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Author Topic: Door insulation  (Read 11833 times)

parallux

  • Guest
Re: Door insulation
« Reply #15 on: October 16, 2013, 02:01:18 AM »

One option that may be simpler (although you appear to be well on your way with the current approach) is adding a door insulation curtain, that can be rolled down at some times, and rolled up at others, when you want to allow natural air flow in the house. There are a number on the market with STC around 30. As the STC increases, they become more unwieldy to retract up and down. This one is reasonably priced (http://residential-acoustics.com/product/acoustidoor/), much better than the door seals available through SoundProofCow, etc.

jhbrandt

  • Guest
Re: Door insulation
« Reply #16 on: October 16, 2013, 05:49:03 AM »

Parallux,

Sorry, the Acousti-Door is similar to MLV or factory Vinyl clear curtains. It blocks direct upper voice range frequencies only. It has no seal and as it is hung, I challenge anyone selling this crap that THIS application will obtain any sort of STC higher than about 12 - 15 dB.. and ONLY at / around 2- 4 kHz. This is not a matter of MY OPINION. This is scientific, proven, documented FACT. - see my publications page, The CNRC, and other validated testing information.

If you want to try using MLV for YOUR windows or doors, all you need to do is put some grommets in the MLV and string it up. IT WILL BLOCK SOME SOUND. It it up to you if it will meet your requirements. Check out Supersoundproofing.org They sell it for a pretty good price...

If you are serious about SEALS. You need to look up Zero International or Pemko

The OP is trying to install a door for his MUSIC room. Music requires isolation down to 20 Hz... STC only details response from 125 Hz thru 4 kHz. One size does not fit all.

Cheers,
John

Randy S

  • Senior Soundproofing Technical Specialist
  • Global Moderator
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  • Posts: 819
    • Super Soundproofing Co
Re: Door insulation
« Reply #17 on: October 16, 2013, 04:08:33 PM »

+1 John

I find it amazing when people try to peddle their wares yet have little understanding of what is required to achieve adequate noise reductions.
I don't care who sells what, if you don't have mass and air tight seals you aren't soundproofing.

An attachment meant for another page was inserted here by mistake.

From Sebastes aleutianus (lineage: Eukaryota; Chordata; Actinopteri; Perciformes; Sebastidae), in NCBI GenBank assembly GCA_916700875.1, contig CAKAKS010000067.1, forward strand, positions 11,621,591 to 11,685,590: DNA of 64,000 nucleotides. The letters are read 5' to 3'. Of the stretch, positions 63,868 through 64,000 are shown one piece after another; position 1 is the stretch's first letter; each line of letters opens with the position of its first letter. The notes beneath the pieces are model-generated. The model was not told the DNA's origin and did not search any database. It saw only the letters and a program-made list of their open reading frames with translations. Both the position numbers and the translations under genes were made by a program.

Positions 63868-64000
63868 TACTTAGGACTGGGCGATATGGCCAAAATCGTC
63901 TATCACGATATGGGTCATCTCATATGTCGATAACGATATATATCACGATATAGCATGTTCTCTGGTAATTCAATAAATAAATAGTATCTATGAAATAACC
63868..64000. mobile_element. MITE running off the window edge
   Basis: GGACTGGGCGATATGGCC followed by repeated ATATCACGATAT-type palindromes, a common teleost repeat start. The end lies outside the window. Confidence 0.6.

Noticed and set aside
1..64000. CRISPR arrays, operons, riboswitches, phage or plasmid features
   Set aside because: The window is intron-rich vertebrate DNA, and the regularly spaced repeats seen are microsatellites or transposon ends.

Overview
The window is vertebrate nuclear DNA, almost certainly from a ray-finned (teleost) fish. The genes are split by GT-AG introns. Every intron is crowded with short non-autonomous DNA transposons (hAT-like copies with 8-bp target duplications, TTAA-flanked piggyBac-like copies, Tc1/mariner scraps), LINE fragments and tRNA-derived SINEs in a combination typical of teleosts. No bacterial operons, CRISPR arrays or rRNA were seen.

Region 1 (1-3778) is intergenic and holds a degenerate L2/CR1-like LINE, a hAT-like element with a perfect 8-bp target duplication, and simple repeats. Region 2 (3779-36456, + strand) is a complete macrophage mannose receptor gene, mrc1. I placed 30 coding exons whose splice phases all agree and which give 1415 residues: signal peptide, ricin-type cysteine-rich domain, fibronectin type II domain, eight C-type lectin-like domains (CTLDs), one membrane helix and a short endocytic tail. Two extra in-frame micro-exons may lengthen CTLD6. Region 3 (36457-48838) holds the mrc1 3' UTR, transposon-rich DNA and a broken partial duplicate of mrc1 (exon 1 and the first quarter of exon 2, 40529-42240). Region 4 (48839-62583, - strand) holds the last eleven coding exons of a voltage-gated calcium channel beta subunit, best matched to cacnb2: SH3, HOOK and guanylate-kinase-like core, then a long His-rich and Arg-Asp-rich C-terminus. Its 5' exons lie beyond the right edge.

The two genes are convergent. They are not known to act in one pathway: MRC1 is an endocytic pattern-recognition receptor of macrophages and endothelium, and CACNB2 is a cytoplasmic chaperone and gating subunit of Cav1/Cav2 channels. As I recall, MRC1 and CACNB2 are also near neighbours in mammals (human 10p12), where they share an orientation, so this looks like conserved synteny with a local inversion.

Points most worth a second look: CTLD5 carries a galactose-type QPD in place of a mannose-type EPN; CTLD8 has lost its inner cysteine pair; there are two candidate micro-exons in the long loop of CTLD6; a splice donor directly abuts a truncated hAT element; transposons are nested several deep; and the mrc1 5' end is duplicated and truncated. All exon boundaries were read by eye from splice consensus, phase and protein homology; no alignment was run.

Randy Sieg

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goblinsly

  • Guest
Re: Door insulation
« Reply #18 on: November 27, 2013, 01:09:37 PM »

Thank you for all the replies,

I am very close to the end of this project. Here is a picture from today.



The only thing that remains now is to put another door on the side you are looking at. I can't decide how to make the door though. I do know that it will be made from 1 sheet of MDF but whether it should be normal door, sliding door, door made from 2 or 3 pieces .... As you can see on the picture i built the light switches into the wall soo that there could be a sliding door. But there is a problem with poor seals regarding the sliding doors. Normal doors are cheap to build and offer good insulation but it would kind of be bad opening and closing 2 doors every single time .. i wanted to have those second doors as a backup ( thats why originaly i thought of sliding doors that would be next to the fridge .. ). An easy an cheap option would be to make door with 2 wings, 1 on the left, 1 on the right. And then i would make some kind of leve on the top to hold the door close together ( and make the door overlap in the middle ). Soo what do you think about this last idea ? Keep in mind that i want to do it all by myself soo no buying of expensive sliding door mechanisms. This last idea involves only 4 cheap hinges, as for seals, i already have tons of them at home. 2 sheets of MDF are cheap also. I am trying to insulate human voice, meaning talking/jelling.